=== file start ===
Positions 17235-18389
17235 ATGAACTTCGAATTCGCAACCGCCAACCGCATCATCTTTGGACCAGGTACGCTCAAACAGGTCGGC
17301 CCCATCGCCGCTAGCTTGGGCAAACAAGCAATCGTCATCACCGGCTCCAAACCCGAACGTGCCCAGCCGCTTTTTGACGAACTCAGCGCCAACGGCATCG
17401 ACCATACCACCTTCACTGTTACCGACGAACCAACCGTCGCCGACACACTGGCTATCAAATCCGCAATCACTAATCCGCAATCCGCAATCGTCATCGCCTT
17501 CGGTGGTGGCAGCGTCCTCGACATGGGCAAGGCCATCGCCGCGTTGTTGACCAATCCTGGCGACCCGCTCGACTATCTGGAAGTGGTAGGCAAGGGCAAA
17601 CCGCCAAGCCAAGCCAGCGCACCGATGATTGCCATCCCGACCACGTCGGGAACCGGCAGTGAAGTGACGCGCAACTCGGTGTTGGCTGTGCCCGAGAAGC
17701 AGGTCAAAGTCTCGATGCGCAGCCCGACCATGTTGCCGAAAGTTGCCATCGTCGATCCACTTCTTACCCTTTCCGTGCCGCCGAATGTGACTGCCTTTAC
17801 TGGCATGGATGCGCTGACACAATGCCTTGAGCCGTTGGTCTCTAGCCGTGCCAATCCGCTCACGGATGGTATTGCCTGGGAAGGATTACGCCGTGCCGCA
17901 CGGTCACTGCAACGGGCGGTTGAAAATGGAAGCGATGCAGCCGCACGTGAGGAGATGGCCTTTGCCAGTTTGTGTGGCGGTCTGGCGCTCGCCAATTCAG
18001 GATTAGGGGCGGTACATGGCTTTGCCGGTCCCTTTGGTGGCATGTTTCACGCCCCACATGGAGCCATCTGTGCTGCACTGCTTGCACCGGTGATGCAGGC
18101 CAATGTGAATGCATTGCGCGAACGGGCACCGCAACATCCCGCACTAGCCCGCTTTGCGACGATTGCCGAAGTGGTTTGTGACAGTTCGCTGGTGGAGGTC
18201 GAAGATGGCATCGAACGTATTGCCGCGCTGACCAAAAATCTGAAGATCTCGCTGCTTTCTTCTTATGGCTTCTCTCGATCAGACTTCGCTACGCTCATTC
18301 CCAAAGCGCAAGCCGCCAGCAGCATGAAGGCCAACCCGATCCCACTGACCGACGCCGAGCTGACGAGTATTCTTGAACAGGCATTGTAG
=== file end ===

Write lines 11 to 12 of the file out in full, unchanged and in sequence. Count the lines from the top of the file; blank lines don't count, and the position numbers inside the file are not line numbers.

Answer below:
18101 CAATGTGAATGCATTGCGCGAACGGGCACCGCAACATCCCGCACTAGCCCGCTTTGCGACGATTGCCGAAGTGGTTTGTGACAGTTCGCTGGTGGAGGTC
18201 GAAGATGGCATCGAACGTATTGCCGCGCTGACCAAAAATCTGAAGATCTCGCTGCTTTCTTCTTATGGCTTCTCTCGATCAGACTTCGCTACGCTCATTC